This story is about the other one.
Patrick Willis of the San Francisco 49ers already has done plenty to prove his is the dominant 52 on the left coast and beyond, having been an All-Pro in five of his six NFL seasons. After enduring years of losing, he finally gets to flaunt his talent on the NFL's biggest stage at Sunday's Super Bowl, where he'll meet up with ... you guessed it. ...
No. 52 of the Baltimore Ravens, retiring Ray Lewis.
"I think in a couple years, people are going to come along and say, 'Is that 52 Patrick Willis?'" 49ers linebacker Aldon Smith said. "He's his own guy. He's making his own name."
Aside from the number, Lewis and Willis are as different as they come. Lewis is emotional, loud and brash. Willis is soft-spoken and happy to stay behind the scenes.
"That's a whole different guy. That's Patrick Willis," Smith said. "No disrespect to Ray Lewis. Ray's a great guy and he's done so much for this league and it's much-appreciated, but that's Patrick Willis."
On the field, they each deliver pain the same way.
They make quarterbacks quiver. Ask 49ers backup Alex Smith. He doesn't even like seeing Willis on the practice field.
And alongside San Francisco's 52 is No. 53 NaVorro Bowman. Together, they deliver an All-Pro 1-2 linebacking punch.
"That 52 and 53 are going to be around a long time,"
Nobody has to remind Lewis what Willis brings on game day.
"I think he is one of the up-and-coming young stars who plays the game the right way," Lewis said. "He plays the game with a certain passion, and plays with a certain discipline. Honestly, I really enjoy watching the young man play."
Willis, the 11th overall draft pick in 2007 out of Mississippi, is the centerpiece of a San Francisco defense that returned everyone from the 2011 team that came so close to making the Super Bowl. The Niners lost 20-17 in overtime of the NFC title game to the eventual champion New York Giants.
Willis and his teammates used that loss as motivation and ultimately got the franchise back to the NFL title game for the first time in 18 years.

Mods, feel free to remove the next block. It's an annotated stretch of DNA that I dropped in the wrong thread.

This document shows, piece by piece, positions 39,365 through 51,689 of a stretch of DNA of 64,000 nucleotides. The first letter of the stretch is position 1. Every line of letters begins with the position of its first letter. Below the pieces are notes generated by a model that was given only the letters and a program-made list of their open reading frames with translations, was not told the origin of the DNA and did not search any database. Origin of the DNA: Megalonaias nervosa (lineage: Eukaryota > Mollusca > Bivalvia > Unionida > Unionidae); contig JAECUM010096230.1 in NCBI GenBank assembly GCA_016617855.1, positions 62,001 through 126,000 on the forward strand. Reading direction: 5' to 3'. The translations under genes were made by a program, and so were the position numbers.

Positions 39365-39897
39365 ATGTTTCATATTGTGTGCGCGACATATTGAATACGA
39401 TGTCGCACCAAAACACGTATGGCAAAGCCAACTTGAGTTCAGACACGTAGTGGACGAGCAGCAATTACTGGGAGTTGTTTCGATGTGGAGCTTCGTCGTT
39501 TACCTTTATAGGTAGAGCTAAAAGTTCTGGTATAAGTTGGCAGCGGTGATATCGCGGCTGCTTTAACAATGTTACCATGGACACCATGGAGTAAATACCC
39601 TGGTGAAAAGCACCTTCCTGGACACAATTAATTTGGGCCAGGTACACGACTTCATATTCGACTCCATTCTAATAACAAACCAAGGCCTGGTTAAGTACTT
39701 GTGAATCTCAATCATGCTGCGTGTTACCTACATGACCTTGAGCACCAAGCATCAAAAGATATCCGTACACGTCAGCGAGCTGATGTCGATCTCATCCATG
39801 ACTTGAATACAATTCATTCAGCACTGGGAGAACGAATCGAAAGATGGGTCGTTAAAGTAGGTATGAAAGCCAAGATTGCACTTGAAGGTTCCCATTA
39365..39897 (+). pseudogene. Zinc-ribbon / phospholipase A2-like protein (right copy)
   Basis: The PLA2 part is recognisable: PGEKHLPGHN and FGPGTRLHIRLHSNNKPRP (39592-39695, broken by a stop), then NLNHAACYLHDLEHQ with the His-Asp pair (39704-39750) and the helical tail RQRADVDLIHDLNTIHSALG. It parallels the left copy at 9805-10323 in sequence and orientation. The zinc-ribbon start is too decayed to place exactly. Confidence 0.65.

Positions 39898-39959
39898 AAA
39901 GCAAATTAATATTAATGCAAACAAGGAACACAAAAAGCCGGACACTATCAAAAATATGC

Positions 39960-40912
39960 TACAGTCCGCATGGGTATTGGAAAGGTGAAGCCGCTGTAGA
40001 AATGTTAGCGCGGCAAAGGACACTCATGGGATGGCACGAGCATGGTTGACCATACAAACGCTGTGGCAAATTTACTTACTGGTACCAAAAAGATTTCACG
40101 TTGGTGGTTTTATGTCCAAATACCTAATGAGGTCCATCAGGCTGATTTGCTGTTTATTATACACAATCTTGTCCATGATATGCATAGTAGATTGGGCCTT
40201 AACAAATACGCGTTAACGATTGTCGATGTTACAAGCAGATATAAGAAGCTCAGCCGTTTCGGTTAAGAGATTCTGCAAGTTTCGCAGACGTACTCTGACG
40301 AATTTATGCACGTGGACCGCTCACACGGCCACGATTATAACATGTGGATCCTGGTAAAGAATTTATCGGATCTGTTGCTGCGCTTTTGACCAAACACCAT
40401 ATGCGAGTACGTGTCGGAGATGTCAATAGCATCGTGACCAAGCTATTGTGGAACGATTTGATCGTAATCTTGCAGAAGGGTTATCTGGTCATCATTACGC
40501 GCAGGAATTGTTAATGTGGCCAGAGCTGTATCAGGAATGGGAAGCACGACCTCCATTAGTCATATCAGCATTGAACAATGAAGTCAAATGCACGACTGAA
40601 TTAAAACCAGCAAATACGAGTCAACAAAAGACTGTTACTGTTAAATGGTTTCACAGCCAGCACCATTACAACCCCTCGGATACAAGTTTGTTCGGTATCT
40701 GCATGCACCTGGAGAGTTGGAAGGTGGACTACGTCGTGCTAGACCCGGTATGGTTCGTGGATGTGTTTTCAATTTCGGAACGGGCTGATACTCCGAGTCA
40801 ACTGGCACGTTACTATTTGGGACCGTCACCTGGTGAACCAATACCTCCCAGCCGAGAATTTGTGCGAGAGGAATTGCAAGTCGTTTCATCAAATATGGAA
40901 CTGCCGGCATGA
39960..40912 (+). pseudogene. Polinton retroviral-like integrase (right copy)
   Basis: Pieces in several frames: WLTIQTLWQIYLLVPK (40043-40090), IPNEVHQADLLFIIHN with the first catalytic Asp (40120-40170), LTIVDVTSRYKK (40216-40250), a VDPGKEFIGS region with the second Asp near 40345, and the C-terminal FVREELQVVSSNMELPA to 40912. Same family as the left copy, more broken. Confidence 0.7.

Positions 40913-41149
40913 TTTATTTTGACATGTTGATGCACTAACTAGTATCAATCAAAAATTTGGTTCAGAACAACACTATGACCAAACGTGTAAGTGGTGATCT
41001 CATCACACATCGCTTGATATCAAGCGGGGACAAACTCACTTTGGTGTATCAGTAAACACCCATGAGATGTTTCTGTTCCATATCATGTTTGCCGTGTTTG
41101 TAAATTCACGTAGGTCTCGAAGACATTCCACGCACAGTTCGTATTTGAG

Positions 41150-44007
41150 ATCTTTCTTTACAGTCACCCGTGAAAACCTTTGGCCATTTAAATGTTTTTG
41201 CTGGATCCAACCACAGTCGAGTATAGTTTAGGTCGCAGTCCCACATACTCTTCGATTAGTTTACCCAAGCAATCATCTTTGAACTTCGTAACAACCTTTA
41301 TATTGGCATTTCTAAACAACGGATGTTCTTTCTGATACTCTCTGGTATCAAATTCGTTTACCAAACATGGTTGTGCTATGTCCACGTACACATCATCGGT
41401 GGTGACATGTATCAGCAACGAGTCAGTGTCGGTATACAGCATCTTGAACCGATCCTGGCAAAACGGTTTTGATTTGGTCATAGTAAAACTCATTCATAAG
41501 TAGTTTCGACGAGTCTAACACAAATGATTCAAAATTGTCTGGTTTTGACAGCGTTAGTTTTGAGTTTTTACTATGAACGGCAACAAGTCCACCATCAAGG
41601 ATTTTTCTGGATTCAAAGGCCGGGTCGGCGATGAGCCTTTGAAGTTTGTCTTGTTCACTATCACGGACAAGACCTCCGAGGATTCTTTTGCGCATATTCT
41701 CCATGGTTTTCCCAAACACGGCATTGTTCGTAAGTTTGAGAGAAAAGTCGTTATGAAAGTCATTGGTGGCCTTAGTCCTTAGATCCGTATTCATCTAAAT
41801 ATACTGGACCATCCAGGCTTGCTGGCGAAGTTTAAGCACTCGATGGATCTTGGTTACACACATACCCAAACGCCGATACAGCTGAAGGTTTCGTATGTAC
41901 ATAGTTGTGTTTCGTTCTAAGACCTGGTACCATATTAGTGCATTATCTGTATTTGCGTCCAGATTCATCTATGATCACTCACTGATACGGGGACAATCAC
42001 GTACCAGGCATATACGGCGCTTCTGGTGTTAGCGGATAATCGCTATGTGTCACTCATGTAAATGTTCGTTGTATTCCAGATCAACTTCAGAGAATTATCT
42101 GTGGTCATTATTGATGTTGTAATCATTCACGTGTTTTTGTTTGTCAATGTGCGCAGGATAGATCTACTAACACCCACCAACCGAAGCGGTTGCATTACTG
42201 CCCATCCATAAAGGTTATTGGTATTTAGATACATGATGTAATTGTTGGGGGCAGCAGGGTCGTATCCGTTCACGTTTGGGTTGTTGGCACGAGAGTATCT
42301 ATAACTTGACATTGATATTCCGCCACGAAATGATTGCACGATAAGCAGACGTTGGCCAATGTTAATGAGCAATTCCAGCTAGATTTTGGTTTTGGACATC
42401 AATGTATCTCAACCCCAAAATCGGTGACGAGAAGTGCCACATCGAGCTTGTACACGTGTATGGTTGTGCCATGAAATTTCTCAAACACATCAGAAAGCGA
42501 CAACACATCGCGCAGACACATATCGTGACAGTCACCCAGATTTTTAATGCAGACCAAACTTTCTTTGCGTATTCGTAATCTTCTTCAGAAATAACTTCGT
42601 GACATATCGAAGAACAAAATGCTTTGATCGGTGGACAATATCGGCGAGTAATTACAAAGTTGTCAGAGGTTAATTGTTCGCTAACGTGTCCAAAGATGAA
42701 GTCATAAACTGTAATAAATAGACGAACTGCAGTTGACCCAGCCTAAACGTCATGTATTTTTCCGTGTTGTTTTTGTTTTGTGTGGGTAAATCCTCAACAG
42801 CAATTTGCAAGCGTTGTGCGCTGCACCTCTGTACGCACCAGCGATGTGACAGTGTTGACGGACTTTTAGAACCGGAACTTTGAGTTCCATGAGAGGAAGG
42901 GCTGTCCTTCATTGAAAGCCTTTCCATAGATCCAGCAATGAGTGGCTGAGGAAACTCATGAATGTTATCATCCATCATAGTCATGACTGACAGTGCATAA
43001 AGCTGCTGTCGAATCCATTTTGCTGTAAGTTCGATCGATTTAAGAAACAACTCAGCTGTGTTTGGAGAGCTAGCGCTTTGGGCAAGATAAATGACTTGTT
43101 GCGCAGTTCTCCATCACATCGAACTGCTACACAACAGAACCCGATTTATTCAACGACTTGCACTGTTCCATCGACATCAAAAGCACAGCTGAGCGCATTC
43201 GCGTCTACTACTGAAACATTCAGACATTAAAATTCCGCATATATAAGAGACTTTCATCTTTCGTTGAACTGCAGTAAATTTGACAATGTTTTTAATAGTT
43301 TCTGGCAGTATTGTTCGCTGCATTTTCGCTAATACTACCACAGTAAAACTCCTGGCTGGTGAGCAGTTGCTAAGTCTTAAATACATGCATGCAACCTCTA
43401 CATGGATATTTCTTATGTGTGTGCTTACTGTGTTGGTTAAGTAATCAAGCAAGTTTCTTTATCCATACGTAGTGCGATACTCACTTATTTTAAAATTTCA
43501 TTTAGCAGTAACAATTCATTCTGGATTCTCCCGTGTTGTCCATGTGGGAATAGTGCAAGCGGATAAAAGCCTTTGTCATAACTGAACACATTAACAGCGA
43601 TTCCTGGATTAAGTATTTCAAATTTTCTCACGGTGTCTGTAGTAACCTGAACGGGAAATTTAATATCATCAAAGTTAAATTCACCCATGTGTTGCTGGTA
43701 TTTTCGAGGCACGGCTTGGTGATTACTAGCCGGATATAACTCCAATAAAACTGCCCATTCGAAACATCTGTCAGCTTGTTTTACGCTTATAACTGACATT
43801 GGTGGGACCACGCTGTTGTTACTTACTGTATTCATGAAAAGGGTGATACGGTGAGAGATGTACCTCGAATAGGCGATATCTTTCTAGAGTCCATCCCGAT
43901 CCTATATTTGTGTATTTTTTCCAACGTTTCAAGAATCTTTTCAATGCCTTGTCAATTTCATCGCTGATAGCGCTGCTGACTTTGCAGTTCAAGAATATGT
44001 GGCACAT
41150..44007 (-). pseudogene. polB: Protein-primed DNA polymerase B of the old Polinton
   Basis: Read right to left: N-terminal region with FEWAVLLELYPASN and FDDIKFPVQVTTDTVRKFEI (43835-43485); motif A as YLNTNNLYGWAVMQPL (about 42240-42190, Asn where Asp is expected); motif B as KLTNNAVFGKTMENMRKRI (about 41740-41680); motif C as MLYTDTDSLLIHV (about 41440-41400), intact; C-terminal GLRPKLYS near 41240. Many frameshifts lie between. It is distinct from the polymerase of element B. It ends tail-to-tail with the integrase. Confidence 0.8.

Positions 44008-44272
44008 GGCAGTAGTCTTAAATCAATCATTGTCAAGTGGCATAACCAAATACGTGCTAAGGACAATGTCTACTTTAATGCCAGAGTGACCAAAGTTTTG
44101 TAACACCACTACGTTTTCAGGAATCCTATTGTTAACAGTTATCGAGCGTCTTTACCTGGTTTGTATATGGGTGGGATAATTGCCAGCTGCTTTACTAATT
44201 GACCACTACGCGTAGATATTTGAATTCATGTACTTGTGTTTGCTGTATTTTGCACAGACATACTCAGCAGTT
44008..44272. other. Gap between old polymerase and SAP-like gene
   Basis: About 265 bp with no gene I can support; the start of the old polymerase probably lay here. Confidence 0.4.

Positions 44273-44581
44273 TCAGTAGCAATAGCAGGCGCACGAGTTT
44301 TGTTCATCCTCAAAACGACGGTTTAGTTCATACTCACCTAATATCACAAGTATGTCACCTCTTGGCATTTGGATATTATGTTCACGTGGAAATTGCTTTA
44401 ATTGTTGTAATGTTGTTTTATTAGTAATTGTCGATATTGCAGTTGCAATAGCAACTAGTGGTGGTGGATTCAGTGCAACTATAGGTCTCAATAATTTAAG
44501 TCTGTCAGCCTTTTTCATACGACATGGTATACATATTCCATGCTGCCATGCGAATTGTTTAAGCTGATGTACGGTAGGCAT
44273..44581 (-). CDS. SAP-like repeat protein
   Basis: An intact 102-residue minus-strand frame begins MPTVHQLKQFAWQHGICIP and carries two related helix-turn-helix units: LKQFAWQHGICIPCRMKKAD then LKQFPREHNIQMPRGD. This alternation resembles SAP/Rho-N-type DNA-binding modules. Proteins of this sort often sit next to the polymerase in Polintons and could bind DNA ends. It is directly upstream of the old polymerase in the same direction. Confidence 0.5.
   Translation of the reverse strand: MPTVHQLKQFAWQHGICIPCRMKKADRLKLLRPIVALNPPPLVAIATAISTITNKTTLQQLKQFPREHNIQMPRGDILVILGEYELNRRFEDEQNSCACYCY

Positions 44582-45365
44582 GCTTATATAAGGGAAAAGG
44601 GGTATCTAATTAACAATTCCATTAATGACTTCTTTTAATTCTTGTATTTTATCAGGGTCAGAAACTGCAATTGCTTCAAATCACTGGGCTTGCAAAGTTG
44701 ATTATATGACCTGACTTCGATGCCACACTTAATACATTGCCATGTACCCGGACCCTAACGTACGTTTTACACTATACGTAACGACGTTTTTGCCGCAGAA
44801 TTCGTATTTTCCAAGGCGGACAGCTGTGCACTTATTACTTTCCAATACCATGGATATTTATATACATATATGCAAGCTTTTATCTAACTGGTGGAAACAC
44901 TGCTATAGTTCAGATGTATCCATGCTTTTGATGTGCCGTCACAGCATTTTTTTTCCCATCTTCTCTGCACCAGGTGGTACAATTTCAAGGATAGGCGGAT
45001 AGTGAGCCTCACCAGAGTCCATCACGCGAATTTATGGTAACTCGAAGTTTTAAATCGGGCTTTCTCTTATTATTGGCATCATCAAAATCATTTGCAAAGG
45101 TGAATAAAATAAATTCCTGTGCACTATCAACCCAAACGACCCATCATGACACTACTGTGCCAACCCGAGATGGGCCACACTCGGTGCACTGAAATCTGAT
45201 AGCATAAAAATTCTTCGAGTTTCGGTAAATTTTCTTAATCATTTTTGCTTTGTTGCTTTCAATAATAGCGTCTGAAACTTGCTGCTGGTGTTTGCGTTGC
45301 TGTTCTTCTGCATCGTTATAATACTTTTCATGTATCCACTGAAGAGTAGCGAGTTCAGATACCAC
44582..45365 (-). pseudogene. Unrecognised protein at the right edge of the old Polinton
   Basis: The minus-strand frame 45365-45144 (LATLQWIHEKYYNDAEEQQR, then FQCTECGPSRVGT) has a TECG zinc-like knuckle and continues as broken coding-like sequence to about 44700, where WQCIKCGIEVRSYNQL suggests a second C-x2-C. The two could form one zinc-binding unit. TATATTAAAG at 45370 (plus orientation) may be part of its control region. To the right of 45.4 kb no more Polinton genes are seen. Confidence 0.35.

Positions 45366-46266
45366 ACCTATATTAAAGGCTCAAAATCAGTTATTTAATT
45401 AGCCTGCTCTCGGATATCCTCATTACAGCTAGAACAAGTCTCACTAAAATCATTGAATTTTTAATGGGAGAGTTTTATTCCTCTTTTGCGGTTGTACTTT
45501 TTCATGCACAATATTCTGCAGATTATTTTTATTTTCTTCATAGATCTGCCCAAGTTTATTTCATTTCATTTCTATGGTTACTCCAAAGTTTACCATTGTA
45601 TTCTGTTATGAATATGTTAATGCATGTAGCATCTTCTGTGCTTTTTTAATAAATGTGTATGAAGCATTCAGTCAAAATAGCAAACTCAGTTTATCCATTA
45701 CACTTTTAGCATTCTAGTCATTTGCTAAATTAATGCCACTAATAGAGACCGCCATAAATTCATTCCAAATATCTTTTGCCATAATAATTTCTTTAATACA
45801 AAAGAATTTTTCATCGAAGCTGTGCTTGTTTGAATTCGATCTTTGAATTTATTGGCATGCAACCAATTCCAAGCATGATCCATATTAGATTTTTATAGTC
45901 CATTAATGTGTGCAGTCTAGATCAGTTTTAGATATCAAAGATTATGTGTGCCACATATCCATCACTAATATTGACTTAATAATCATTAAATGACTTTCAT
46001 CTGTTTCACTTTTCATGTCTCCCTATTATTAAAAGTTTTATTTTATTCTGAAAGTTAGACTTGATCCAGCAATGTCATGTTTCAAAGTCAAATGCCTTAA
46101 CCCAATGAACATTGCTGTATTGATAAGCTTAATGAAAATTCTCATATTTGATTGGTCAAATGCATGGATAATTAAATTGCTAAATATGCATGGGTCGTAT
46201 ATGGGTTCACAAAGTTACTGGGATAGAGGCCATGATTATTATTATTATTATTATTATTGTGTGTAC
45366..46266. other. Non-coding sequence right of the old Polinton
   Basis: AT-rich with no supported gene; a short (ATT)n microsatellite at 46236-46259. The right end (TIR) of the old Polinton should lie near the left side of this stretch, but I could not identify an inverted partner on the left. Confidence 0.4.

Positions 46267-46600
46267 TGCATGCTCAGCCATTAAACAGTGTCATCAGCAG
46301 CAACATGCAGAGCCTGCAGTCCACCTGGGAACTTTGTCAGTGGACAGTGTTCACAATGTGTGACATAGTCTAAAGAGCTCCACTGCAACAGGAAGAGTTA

Getting back to No. 52, Willis said he was given a choice of numbers when he was drafted—51, 57, 59 or 52.
"I said to myself: 'Why don't I get the number 52? I know a guy right now who wears that number who is one of the best. It will be a great number to play up to.' That's kind of how it came about."
He's actually pretty friendly with Lewis, a bond that has grown with time together at Pro Bowls and regular text messages.
"That's a young one, a young lion I talk to a lot," Lewis said. "I've been talking to Patrick since his rookie year, and I got into his story a little bit, why he wears 52 and all that. It is actually humbling to know him as a man because when we started talking at Pro Bowls, he would always tell me all of these stories, and we would just have conversations. My job is now, every time I call him, every time I tell him something, I always try to give him good advice, whether it's to stretch more or to do more to have the longevity that you are trying to have in this game."
Willis calls it an honor to share a field with Lewis.
"I see a man that plays with passion. I see a man that plays with enthusiasm every play," he said. "I see a man who's a leader. I see a man who made a difference by the way he played the middle linebacker position. That's one of those things that someday, when a young kid looks at me, when another teammate looks at me, and they watch the film, I hope to have that kind of feel to the game. I hope to have that kind of eye. He's the Mufasa of this league right now."
For now, yes.
Willis' teammates already consider this his time. They have for a while.